Transport Concessions for international students

Most states and territories offer transport concessions for international students.

ACT

The ACT Government provides transport concession to international students. Present your formal student identification card or apply successfully for MyWay Students Concession Card. For more information visit the Transport Canberra website.

NSW

In NSW, international students are not entitled to transport concessions unless your study is fully funded by specified Australian Government scholarships. International students on an Endeavour Scholarship, an Australian Awards Scholarship, or an International Postgraduate Research Scholarship, are also eligible. For more information about getting around Sydney and NSW refer to Transport NSW.

NT

In the Northern Territory primary, school students travel free on presentation of a valid student card. University and VET students are entitled to unlimited bus travel for three hours on any scheduled public bus service at a cost of $1.00 with a valid student card. Full details can be found on the NT Department of Transport website.

QLD

As a full‐time international student studying at a Queensland education institution in a course approved by Centrelink for Austudy, Abstudy or Youth Allowance purposes, you are eligible for concessions on public transport. The Translink website provides full details on Queensland concession fares.

SA

As an international student in South Australian, you may be eligible for transport concessions on presentation of your formal student identification card. Visit Adelaide Metro for further information on fares and conditions.

VIC

Students may be eligible for a concession card if they are studying as part of an approved overseas exchange program, if they have refugee status or if they hold an Australian Development Scholarship. Check with your education provider to find out if you are eligible or visit Public Transport Victoria for more detailed information.

TAS

International students and local students who study in Tasmania qualify for the same travel concessions. For more information on transport concessions in Tasmania visit Tasmanian Government Discounts & Concessions website.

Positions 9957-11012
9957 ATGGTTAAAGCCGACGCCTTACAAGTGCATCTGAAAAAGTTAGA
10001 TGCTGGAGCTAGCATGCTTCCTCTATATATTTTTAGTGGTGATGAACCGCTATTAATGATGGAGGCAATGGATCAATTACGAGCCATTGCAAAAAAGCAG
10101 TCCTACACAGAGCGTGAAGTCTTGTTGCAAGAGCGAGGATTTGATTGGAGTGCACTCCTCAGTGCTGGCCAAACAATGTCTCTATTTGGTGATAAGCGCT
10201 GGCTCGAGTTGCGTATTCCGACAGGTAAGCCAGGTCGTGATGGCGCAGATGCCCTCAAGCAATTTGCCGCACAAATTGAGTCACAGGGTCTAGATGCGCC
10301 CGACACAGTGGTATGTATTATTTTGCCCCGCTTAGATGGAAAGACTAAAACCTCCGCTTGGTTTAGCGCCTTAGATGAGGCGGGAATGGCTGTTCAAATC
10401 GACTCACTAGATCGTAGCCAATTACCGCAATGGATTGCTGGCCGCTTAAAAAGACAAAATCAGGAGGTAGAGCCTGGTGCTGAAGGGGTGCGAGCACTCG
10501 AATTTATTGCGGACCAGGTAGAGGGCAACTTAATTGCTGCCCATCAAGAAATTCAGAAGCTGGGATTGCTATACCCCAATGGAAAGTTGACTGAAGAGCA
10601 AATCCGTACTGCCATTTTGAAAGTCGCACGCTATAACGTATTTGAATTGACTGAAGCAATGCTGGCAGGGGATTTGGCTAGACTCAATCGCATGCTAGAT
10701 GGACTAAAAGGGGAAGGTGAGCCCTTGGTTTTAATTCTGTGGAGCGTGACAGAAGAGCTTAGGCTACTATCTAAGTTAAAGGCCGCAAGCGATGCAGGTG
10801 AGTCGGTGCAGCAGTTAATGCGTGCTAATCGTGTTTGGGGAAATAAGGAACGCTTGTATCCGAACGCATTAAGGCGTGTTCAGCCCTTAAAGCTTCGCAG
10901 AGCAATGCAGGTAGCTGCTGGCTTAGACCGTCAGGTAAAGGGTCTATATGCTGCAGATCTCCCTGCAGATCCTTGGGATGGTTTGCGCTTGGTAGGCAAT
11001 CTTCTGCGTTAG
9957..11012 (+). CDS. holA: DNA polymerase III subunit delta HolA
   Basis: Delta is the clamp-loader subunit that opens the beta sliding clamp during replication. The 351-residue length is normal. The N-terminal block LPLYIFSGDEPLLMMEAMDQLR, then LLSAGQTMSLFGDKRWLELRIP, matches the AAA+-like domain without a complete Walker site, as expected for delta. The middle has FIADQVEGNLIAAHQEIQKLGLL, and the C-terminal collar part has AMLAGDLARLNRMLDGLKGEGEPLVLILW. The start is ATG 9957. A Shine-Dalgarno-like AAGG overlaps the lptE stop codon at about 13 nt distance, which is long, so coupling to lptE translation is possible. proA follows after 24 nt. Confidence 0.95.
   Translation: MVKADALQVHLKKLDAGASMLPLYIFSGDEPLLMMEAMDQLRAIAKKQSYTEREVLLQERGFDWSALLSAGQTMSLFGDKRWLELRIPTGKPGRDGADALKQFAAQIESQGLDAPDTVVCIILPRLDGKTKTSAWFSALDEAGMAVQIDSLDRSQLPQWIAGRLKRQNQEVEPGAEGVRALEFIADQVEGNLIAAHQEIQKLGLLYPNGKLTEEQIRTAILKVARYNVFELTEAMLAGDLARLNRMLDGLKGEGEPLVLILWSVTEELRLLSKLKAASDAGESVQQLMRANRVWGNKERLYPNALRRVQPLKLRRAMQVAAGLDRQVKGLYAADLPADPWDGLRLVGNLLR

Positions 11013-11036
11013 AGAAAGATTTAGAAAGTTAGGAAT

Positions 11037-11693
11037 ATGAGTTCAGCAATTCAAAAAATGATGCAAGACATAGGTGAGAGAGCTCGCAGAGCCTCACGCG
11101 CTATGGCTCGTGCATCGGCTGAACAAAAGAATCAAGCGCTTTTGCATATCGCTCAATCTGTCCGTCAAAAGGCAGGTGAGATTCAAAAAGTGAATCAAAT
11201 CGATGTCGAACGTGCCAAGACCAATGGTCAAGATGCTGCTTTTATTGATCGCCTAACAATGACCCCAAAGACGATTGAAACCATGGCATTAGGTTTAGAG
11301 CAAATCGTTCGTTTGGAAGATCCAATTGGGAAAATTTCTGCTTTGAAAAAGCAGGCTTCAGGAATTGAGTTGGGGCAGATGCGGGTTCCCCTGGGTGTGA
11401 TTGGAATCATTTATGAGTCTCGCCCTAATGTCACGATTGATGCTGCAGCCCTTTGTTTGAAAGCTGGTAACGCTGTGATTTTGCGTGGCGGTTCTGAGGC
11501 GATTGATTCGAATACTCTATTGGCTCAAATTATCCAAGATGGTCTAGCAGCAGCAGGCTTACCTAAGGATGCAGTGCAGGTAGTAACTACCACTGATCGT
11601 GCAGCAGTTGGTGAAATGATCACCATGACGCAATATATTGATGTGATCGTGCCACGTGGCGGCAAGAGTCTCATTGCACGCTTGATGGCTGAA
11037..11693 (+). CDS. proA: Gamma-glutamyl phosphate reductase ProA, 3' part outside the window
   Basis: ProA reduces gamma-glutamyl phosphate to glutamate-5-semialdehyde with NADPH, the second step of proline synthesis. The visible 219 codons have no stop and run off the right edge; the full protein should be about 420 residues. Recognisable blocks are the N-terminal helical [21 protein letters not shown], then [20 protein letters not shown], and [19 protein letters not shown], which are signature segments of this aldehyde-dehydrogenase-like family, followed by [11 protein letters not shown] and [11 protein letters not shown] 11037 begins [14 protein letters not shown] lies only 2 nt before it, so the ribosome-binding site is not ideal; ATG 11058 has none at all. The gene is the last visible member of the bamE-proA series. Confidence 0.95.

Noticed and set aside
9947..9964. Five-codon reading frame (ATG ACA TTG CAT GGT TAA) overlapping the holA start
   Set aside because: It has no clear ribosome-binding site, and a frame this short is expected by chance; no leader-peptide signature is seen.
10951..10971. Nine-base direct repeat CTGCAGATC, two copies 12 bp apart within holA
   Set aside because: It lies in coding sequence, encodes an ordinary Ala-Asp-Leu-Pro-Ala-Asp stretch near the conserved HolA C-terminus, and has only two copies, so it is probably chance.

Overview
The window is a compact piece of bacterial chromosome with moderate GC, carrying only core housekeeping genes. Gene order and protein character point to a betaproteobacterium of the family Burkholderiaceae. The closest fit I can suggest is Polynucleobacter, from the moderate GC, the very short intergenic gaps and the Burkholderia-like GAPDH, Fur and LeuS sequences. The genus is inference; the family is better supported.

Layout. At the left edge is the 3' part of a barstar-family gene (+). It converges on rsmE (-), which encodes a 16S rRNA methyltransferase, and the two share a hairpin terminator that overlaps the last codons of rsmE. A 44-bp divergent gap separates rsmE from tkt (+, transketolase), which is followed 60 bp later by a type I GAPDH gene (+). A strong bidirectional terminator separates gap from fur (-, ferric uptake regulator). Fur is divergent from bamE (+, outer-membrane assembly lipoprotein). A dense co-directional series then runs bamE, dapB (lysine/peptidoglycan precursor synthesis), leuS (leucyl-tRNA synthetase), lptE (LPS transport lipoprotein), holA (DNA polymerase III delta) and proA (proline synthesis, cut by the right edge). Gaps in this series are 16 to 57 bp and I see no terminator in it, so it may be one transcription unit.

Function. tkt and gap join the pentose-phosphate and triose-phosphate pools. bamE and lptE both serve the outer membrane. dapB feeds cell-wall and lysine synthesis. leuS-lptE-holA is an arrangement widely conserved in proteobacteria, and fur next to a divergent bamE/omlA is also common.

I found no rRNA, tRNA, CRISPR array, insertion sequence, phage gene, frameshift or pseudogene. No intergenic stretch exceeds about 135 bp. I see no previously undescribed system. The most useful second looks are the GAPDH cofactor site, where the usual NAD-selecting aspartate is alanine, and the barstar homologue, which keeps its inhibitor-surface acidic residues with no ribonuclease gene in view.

WA

International students studying full-time in Western Australia are eligible for public transport concessions. For information about current concession passes visit the Transperth website.




Can I drive in Australia?


Driving regulations differ slightly from state to state in Australia and therefore it is important to learn and adhere to traffic rules while driving in any part of Australia. You may find most road rules and regulations are different from your home country. For example, in Australia you will always be driving on the left side of the road.

If you hold a current drivers licence in your home country, you might be able to drive in Australia without sitting for any further driving tests. Many state and territory governments require you to get an Australian drivers licence if you are here for more than three months. Visit the relevant state or territory government website below or go to australia.gov.au to find out more about licence requirements and driving restrictions. ACT NSW NT QLD SA TAS VIC WA





Work

Can I work in Australia?


Yes, your eligibility to work in Australia depends on the type of visa you have been granted. Certain types of visas do not permit you to work at all, some restrict the number of hours you can work per week, and some visas allow you to work full-time. Terms and conditions of your stay in Australia are mentioned in the visa grant notification letter. You can work while you’re studying in Australia. International students are permitted to work a maximum of 40 hours per fortnight during study periods and unlimited hours during scheduled study breaks. There are no work restrictions for students completing a masters by research or doctoral degree. Your family can work but not more than 40 hours per fortnight. However it is important that you understand the condition (8105 - Work restriction) outlined on your visa. Contact the Department of Home Affairs or feel free to Get in Touch with us to speak with a counsellor to help you understand your rights.